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Would you call the friend's mom????

My daughter and her bff seem to be drifting apart. They are both in 8th grade and have been inseparable since the beginning of 5th grade. I am friendly with her mom, but I wouldn't say we are "friends". It just seems that the girls don't do anything together anymore and I don't know why. They have one class together and do see each other. The friend does have a friend in another town who she met at camp so maybe she spends more time with her. I also think she has a boyfriend. I know it is a possibility that she will go to private school next year so maybe her mom wants her to become less dependant on her friends at this school. They only live around the corner so it's not like they wouldn't see each other. My daughter does have other friends so that's not the issue. This just bugs me for some reason. Would you call the mom or just wait and see what happens?

Answer Question

Asked by Anonymous at 7:54 AM on Jan. 24, 2011 in Teens (13-17)

Answers (19)
  • It is very typical at this age for kids to drift away from elementary school friends and develop new friends who share more of their middle school interests. Don't call the girl's mother. Let your daughter develop her own friendships.

    Answer by Marwill at 7:56 AM on Jan. 24, 2011

  • friends do drift apart. if your daughter doesnt want to talk about it you need to let it go.

    Answer by stressedoutgran at 7:57 AM on Jan. 24, 2011

  • It is normal for friends to drift apart. If it really bothers your daughter then I would encourage her to invite the friend over or set up 'fun days' for the girls to go and do things together. Who knows maybe next year they might have more classes together and be close friends again.

    Answer by MizLee at 8:01 AM on Jan. 24, 2011

  • I would NOT call the girl's mother. Friends come and go, and if it doesn't bother your DD, then let it go.

    Answer by DMac08 at 8:09 AM on Jan. 24, 2011

  • I wouldn't call the other mom; friends come and go, especially at that age.

    Answer by Scuba at 8:10 AM on Jan. 24, 2011

  • Its part of growing up and finding friends who have more things in common and such. If your daughter is ok with there drifting apart then I would just leave it alone.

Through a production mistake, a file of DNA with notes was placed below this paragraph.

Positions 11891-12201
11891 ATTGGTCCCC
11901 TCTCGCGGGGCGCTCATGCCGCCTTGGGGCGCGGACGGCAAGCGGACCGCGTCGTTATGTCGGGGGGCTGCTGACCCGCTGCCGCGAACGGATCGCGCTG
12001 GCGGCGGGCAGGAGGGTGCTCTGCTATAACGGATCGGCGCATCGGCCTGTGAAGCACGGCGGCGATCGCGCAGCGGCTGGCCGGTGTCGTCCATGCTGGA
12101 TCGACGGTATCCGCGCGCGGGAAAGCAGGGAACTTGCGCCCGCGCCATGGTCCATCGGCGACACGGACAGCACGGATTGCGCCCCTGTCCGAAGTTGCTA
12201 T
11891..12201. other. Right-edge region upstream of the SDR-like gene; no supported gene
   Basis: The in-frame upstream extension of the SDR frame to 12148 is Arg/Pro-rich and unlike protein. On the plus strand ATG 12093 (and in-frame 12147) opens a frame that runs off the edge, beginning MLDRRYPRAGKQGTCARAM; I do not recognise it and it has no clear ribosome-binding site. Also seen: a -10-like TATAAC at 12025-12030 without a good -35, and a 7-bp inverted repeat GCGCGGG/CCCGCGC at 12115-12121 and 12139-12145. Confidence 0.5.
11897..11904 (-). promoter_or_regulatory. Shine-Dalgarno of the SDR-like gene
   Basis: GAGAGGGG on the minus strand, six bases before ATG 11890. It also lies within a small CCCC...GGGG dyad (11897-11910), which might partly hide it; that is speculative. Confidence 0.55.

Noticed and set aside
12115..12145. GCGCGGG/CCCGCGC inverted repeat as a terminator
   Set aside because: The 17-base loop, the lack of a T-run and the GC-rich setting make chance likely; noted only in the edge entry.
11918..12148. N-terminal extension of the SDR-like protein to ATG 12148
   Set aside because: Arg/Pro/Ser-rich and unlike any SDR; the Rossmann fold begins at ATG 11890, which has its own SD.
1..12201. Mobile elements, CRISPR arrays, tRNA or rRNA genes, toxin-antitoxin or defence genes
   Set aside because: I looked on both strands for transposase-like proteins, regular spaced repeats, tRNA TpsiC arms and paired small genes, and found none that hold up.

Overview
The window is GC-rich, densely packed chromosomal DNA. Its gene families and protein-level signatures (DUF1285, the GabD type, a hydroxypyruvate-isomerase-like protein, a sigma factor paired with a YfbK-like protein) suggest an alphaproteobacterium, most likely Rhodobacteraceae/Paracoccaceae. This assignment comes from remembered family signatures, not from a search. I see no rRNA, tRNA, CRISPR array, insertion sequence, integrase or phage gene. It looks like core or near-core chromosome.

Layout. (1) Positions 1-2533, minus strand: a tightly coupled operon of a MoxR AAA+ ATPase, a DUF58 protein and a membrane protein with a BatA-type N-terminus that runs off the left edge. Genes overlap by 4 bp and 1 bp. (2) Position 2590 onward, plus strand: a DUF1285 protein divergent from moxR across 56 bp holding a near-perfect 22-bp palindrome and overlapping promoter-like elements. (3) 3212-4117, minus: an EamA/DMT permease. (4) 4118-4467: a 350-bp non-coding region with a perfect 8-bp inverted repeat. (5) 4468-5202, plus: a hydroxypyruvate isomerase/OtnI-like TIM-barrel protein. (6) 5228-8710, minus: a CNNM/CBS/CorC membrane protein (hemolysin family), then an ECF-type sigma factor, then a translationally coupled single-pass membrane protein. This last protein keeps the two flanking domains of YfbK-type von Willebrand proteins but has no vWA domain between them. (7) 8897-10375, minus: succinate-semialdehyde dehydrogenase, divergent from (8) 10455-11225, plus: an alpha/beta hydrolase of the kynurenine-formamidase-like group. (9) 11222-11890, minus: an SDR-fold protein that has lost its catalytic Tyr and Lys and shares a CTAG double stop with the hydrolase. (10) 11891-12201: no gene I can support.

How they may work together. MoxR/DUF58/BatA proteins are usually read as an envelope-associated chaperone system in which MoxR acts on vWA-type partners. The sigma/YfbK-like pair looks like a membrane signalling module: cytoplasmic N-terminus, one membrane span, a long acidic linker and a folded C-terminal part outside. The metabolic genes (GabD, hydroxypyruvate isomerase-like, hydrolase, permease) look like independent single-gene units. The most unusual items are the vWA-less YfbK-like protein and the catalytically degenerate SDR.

Answer by jdbrown21 at 8:10 AM on Jan. 24, 2011

  • i'd stay out of it. your daughter will need to learn people will drift in and out of her life and its not the end of the world. even if you called the mother, she cannot control her own daughters decisions on this.

    Answer by lillie70 at 8:15 AM on Jan. 24, 2011

  • As others have said, this is normal. As much as we'd like to pick and choose our children's friends, we just can't. My husband and I were just having this conversation yesterday morning about my son and his friend, and we agreed that we just have to let the friendship take it's natural course, even though we really like the core group of kids he's hanging out with. Talk to your daughter, conversationally, and ask her if she knows what happened. If she's okay with where the friendship stands, let it be. If it's something that bothers her too, this is a learning/teaching opportunity, give her some advice on how to jumpstart the friendship again, and let her be the one in control.

    Answer by amybaby_19 at 8:25 AM on Jan. 24, 2011

  • I dont remember staying friends with the same people I was friends with in middle school. I think its normal for both of them to drift apart. It is a part of growing up. I wouldnt call the mom. If you are concerned about her child then maybe? But otherwise just let nature take its course.

    Answer by gemgem at 8:34 AM on Jan. 24, 2011

  • No. Don't call the mother. You can certainly have a gentle conversation with your child about it, to gauge her feelings on the matter, but this is very typical. Did you not drift in and out of even the best friendships as a girl? Bringing it up with your own child gives her a chance to vent any frustrations and/or to ease your mind about it and it also helps her learn to handle any difficulties and frustrations for herself. Your stepping in would be inappropriate and not helpful in a number of situations.

    Answer by misses_nick at 8:47 AM on Jan. 24, 2011

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